The economy? Well, it’s waiting for its segue: an interminably dragging jam that’s lacked fire or much in the way of invention for a while now.
The jamband festival scene? Plenty saturated, especially here in the soggy Northeast. Dave Marzollo would be the first to admit that because of those reasons – and plenty of others — it just isn’t as easy to get people out anymore, let alone for more than a night.
So it’s that much more remarkable that the festival Marzollo co-founded, Catskill Chill, not only survived its first year intact but is expecting nearly triple the number of attendees in its second installment – 1,200 a year ago, and more than 3,000 this year – and can also boast nearly 100 percent returning vendors and nearly 100 percent returning staff.
In year two, it’s already grown from well-regarded curiosity to admirably buzzed-about weekend: a newer entrant to the mid-range weight class of jam-friendly festivals that’s going to more than hold its own in a year of festival fatigue in the Northeast and plenty – Langerado, anyone? – of industry uncertainty.
READ ON for more on Catskill Chill 2011…
Formally known as the Catskill Chill Music, Camping & Arts Festival, the three-day event returns to Camp Minglewood in Hancock, N.Y. this Friday through Sunday, Sept. 9-11. It’s a stacked bill of fare: 35 bands across three stages – rain or shine, as those stages are all comfortably covered – and starring 7 Walkers, Umphrey’s McGee and Conspirator as headliners. Filling out the roster is a range of fest-friendlys: a little Dumpstaphunk there, some Particle here, a dose of The Heavy Pets there, some Big Sam up in there. It has some heavy hitters on the production side, too: Vermont-based Atomic Professional Audio is handling sound and BML Blackbird has lights.
“We sort of pride ourselves on being the festival in the middle,” Catskill Chill executive producer Marzollo told Hidden Track this week. “We’re not the small festival where you go down to the show, and it’s a plywood stage, minimal lights, mediocre sound and you’re standing in a small field. We try to have the production of a big festival but also be smaller in size. You’re standing there watching the show and not fighting off 25,000 people, but you feel like you’re at one of the big festivals.”
Another big advantage, Marzollo contends, is that Camp Minglewood is just that: a camp. There are pristinely maintained grounds and defined car paths – not dirt and sunken field. Attendees can camp on the grounds, but there’s also the option to rent cabins on the festival site, and after booking 60 percent of Minglewood’s cabins in 2010, Marzollo said, they’re sold out in advance this year. Roughly one thousand attendees, comfortably slept, in other words.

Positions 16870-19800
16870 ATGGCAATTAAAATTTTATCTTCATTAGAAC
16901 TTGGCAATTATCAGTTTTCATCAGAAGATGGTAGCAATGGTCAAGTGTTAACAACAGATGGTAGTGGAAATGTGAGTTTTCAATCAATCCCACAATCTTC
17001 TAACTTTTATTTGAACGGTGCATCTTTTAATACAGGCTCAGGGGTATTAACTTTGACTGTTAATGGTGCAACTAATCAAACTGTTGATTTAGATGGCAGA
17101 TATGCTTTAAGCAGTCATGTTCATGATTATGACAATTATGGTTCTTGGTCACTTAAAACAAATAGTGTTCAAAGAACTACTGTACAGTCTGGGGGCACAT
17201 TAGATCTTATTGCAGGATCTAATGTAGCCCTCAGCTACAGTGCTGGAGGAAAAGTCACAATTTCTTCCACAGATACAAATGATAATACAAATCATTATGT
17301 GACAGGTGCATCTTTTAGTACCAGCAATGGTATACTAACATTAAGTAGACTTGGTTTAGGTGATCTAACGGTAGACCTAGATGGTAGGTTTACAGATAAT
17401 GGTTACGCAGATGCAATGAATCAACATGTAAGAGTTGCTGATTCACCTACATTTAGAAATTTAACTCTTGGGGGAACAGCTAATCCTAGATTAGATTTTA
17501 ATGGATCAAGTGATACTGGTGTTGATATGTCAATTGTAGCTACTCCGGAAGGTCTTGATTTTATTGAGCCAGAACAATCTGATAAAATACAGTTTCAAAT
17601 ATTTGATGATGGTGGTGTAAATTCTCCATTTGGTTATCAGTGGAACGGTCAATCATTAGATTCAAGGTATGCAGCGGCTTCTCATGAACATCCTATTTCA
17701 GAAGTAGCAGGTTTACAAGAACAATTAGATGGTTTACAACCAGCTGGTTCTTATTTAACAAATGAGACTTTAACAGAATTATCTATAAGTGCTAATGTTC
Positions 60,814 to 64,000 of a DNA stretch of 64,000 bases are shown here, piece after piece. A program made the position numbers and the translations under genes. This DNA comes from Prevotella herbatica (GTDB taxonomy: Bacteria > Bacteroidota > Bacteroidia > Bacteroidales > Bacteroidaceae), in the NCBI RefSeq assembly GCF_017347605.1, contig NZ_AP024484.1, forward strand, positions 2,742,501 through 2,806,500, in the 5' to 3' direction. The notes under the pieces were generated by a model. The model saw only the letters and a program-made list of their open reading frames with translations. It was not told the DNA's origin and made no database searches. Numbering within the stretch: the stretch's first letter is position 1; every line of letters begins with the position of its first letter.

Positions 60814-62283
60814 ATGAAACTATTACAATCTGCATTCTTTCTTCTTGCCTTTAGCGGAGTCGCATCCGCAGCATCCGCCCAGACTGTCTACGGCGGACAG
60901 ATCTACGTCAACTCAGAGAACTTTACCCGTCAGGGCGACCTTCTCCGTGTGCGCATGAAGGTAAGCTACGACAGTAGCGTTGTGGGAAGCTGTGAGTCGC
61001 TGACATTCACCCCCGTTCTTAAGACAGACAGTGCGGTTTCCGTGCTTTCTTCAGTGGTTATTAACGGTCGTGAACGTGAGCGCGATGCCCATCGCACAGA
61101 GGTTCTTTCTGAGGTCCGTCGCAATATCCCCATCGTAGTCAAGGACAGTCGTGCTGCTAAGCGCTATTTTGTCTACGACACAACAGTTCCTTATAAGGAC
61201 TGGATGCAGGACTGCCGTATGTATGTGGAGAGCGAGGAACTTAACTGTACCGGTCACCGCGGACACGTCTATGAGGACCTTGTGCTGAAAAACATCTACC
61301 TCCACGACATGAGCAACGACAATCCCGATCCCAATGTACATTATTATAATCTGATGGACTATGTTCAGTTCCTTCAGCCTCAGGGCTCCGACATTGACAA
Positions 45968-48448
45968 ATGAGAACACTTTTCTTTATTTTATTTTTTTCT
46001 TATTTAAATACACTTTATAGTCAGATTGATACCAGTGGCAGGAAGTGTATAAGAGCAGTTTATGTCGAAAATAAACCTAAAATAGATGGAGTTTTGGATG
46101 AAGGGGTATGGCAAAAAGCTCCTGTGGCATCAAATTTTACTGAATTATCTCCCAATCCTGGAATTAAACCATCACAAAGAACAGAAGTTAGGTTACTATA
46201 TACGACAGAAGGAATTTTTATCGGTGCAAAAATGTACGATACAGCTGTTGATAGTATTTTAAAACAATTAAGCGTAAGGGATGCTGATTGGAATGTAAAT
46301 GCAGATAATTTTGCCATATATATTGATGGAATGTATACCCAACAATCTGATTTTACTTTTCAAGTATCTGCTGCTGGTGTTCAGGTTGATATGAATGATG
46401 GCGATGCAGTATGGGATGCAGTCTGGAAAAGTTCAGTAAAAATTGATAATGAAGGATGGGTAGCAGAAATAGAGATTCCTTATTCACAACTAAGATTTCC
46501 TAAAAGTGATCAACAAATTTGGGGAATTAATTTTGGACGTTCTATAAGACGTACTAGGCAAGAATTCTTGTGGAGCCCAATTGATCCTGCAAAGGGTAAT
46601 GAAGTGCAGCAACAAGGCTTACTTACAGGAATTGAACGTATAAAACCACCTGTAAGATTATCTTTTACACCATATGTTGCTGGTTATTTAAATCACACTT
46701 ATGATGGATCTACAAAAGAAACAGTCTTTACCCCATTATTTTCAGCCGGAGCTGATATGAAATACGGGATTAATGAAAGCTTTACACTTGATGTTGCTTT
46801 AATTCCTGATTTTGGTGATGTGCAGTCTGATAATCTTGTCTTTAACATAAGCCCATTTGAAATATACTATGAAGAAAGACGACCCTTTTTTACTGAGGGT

“What sets us apart is that we have this enormous summer camp infrastructure,” he explained. “We have a pavilion, and we have the [site of] the largest outdoor circus program in the world. And you have these cabins if you want. You can have electricity and a roof over your head and you’re right here on site if you want. I feel like a campus effect goes a long way.”
Other comforts are in place. There’s a round-trip bus that departs New York City and bridges the 140-or-so miles to the campsite for $50. There’s a D.J. stage, morning yoga classes, a fire show and free parking and camping with admission.
Lovers of late-night sets have plenty to look forward to, Marzollo adds. Rather than install a DJ and create some wee-hour ambience for stragglers, Catskill Chill has [HT contributor] Wyllys with Brock Butler one night, and Break Science with Chali 2na the other. Both sets are scheduled for the 3AM to 5AM block. It takes a little extra to be a circle on the jam fan’s calendar, Marzollo said, but so far, it seems to be working.
“You’ve got to have the mindset of a gambler and the stick-to-it-iveness of a business man,” he said. “It’s going to take a couple of years to get it off the ground, but that’s one of the most fun parts. My business partner, Josh Cohen, and I end up going to most of the major festivals to peddle the product, and we know going in it’s not going to be easy. But we chose to do this, and you’ve got to embrace that mindset.”